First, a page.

The Three Components of a Successful Risk Analysis.

Risk Inventory

Clarity of objectives and context creates a good organization-wide risk picture. This makes it easier to identify all risks. It also brings out stakeholders and actively involves them.

Analyze Risks

The risk inventory can now be structured by, for example, determining probability x impact and a strategy. This gives the broad risk profile focus and priority.

Monitor Risks

The risk profile leads to the right actions and measures. Monitoring shows whether the strategy is effective and where adjustments or improvements are necessary. This creates a vital risk profile and an involved organization.

Keep Risks Top-of-Mind with a Risk Analysis

A good risk analysis provides insight into the impact a risk can have on elements such as the value of the company, the image, the brand and the reliability. To achieve this, the impact of a risk (in relation to the business objectives) is often assessed at multiple levels. Think of divisions, functions, projects and operational units. It often happens that risks which are assessed as important in a department/project have no or minimal impact on the organizational objectives. By structuring risk analysis, risk maps are created on different levels. Linking risks to measures and actions provides the organization with a risk matrix that can be actively monitored. Monitoring and reporting keeps risks top-of-mind.

Three Lines Model


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Types of risk analyses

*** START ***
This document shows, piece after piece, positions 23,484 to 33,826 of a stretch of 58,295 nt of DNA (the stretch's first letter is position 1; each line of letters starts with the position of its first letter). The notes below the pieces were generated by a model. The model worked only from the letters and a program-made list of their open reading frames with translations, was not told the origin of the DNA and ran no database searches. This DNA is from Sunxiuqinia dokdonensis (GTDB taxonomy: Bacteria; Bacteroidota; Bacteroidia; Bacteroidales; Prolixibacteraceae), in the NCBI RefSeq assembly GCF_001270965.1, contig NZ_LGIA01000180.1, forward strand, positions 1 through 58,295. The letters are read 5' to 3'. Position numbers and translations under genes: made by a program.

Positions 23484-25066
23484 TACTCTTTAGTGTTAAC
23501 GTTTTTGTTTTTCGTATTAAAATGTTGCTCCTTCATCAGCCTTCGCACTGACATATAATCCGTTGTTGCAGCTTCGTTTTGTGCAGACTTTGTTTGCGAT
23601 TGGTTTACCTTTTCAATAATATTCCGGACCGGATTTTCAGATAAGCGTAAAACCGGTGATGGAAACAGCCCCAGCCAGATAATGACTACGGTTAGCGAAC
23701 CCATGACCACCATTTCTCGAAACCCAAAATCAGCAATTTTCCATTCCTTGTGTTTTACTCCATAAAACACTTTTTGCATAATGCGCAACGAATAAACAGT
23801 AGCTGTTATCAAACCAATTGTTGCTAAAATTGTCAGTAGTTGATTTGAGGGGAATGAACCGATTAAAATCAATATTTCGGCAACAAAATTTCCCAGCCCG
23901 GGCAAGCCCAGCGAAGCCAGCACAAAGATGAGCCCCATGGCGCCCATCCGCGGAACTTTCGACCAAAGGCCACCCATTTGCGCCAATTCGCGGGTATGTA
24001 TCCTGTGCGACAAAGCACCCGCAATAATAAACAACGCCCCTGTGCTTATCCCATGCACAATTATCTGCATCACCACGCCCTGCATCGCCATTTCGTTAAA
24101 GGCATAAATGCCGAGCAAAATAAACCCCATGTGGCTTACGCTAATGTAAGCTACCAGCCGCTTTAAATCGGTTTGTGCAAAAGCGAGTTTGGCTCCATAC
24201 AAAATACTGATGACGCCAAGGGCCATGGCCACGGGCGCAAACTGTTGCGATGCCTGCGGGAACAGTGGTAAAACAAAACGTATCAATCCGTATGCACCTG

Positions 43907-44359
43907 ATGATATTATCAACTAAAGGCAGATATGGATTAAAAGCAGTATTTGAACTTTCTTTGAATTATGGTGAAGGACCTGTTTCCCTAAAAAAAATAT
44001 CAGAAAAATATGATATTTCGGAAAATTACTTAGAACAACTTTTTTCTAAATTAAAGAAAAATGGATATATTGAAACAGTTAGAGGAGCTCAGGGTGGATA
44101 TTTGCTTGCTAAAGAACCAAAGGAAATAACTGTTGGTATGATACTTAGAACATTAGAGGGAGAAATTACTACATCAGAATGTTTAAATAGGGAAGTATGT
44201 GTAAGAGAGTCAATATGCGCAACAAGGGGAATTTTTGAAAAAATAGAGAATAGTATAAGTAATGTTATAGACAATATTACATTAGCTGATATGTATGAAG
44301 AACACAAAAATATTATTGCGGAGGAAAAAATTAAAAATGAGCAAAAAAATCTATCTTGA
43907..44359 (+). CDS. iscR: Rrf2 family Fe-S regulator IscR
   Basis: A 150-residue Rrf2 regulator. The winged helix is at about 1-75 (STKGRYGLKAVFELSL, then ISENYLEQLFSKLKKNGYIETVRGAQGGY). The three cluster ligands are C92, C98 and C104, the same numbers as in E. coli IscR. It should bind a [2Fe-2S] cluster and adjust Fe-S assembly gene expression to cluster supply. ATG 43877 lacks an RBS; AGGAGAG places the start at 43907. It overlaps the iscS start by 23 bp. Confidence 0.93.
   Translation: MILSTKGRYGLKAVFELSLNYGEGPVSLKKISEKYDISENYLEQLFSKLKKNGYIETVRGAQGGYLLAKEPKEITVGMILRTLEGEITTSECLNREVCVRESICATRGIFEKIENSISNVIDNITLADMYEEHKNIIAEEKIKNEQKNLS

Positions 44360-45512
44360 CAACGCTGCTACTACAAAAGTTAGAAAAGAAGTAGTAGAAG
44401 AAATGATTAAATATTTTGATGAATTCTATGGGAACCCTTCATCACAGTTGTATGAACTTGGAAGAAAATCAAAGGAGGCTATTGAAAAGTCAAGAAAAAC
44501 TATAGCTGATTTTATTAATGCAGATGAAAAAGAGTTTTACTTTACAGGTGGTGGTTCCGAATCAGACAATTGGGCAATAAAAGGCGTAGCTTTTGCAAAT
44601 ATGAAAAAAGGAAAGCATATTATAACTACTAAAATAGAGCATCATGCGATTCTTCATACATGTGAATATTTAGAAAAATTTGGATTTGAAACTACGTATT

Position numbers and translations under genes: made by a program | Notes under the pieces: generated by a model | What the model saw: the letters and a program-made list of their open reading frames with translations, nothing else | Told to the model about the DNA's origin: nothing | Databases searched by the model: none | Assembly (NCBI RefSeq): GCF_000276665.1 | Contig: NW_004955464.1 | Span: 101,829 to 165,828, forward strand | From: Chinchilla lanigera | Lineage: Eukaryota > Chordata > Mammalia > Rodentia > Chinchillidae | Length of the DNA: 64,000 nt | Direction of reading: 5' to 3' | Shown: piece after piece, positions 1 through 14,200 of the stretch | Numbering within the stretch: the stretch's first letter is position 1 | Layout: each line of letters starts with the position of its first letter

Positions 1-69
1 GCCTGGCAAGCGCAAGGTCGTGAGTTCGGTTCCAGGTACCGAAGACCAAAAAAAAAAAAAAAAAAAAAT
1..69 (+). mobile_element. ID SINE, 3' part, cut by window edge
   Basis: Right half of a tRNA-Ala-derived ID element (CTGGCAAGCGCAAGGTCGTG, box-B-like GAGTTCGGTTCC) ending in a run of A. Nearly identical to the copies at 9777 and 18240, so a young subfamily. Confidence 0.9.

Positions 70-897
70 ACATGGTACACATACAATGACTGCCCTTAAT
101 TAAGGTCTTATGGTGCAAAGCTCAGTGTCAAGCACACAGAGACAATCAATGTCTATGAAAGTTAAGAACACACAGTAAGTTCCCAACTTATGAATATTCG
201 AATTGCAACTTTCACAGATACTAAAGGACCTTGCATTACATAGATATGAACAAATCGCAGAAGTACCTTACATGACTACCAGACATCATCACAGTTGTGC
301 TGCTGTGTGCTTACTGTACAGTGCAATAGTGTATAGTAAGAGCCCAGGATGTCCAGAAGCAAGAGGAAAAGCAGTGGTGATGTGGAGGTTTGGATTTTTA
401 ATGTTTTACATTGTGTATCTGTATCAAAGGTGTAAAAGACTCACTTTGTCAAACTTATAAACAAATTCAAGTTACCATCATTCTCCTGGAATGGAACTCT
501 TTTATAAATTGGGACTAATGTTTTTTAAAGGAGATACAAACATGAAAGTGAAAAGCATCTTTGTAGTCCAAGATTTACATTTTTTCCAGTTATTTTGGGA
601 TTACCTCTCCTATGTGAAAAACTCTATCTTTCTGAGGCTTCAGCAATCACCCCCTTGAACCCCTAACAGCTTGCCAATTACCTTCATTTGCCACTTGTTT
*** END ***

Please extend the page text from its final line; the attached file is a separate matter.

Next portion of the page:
Qualitative analysis

Qualitative analyzes (such as interviews, workshops, surveys and benchmarking).

Quantitative Analysis

Quantitative analyzes (such as modelling, decision trees, Monte Carlo simulations).

Error tree analysis

Analysis and calculation of the probability of the most undesirable reaction (top event).

Link Risks to Objectives

The impact of risks on your organization’s value, brand, image and reliability can only be determined by linking risks to objectives. NARIS GRC shows at a glance what impact risks have on objectives. This creates an organization-wide support base and insight into the value of GRC.

Gathering Input from Stakeholders

Stakeholders often have difficulty making a valuable contribution to successful GRC. Converting “their world of experience” into a standard language of risk analysis turns out to be very complex. GRC software enables stakeholders to easily list and prioritize risks. It also helps to arrive at a joint analysis in which elements such as determining probability x impact are experienced as fun. It also contributes to the life cycle of risks and the monitoring of measures.

From Excel Chaos to Overview and Priority

Organizations often start by performing risk analyses in Excel. An excellent step towards a structured approach to risk management! However, this quickly leads to Excel-chaos, and a higher maturity level demands more. GRC software enables growth from risk analysis to risk management through overview, prioritization and control, in form of heatmaps, reports and links with measures and actions – an all-in-one GRC platform.

Monte Carlo simulation

Not all risks occur in full at the same time. With the Monte-Carlo simulation, 10,000 draws are made and statistically calculated what a necessary risk reserve should be. In NARIS GRC it is possible to independently perform Monte-Carlo simulations at multiple levels

Risk dialogue

As a risk manager, you should especially enter into a discussion about the risks with the organization. With Naris GRC it is possible to vote on risks before and after control measures. This can even be done anonymously to prevent voice influencing. After discussing the differences in perception, you as a facilitator can give a final value to the opportunity and impact.

The 8 steps of risk analysis

Handy infographic about the 8 most important steps

Inspiration around risk analysis.

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